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Figure 6. Frame

Figure 7. Building Sections

As previously mentioned, every four columns on the upper floors are consolidated into one column on the lower floors. This creates larger bays (10.8 meters x 10.8 meters and 10.8 meters x 9.6 meters) on the lower floors in order to accommodate the public

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facilities. The result is a tree-shape structure in which the columns branch off from a trunk below. The floor-to-floor height of the lower level is 4.2 meters. The Exterior Walls (Cladding) In the cladding system of NEXT 21, the exterior walls are located at the tip of a cantilever. This allows for the changing of the panels to be accomplished from the inside, without the need for scaffolding. The perimeter walls fit into a 150 millimeter wide band, and heat insulation material and a stainless exterior finish are affixed to the outside of the walls. By making them easily replaceable, the designers of NEXT 21 treat the exterior walls as an independent system on the infill level. The geometric variation of individual unit facades was coordinated through the incorporation of design rules for the exterior walls and the modular arrangement of the windows. The stainless finish of the exterior walls was arranged in coordination with the window components to give the building a unified appearance from the street (See Figure 1). Several cladding materials were incorporated (See Figure 8). Figure 1. View from Main Access Road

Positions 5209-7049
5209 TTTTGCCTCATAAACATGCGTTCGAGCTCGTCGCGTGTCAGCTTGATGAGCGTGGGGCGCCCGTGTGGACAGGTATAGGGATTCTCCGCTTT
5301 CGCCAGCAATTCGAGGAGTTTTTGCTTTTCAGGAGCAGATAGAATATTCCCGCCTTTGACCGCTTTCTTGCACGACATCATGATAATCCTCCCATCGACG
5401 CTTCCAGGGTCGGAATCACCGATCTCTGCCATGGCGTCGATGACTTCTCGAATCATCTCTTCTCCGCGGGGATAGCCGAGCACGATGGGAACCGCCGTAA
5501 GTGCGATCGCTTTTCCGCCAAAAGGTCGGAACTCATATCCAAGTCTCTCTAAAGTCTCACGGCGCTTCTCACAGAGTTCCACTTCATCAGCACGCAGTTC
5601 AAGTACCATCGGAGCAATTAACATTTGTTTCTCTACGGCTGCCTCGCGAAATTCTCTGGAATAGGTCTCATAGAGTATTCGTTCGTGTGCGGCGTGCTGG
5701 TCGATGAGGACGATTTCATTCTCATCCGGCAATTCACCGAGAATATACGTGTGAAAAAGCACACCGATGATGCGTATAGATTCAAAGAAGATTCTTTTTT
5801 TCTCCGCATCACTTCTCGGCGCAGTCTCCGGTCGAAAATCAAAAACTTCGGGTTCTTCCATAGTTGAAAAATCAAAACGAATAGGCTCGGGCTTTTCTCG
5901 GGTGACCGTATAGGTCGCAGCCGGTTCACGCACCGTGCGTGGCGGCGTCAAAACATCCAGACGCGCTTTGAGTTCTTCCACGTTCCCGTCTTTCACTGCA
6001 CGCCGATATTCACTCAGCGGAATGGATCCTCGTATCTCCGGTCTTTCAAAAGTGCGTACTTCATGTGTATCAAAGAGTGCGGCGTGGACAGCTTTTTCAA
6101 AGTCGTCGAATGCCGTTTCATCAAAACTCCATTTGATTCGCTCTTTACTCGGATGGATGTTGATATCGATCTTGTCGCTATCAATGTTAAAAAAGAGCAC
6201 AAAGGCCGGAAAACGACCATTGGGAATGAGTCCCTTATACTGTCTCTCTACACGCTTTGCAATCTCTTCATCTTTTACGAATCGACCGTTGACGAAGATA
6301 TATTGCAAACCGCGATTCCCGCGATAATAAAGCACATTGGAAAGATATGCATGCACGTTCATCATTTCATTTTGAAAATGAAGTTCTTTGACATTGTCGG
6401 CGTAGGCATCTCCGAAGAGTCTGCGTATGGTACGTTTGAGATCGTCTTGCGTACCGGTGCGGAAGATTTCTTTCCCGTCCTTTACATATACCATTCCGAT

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Figure 8. Various Cladding Materials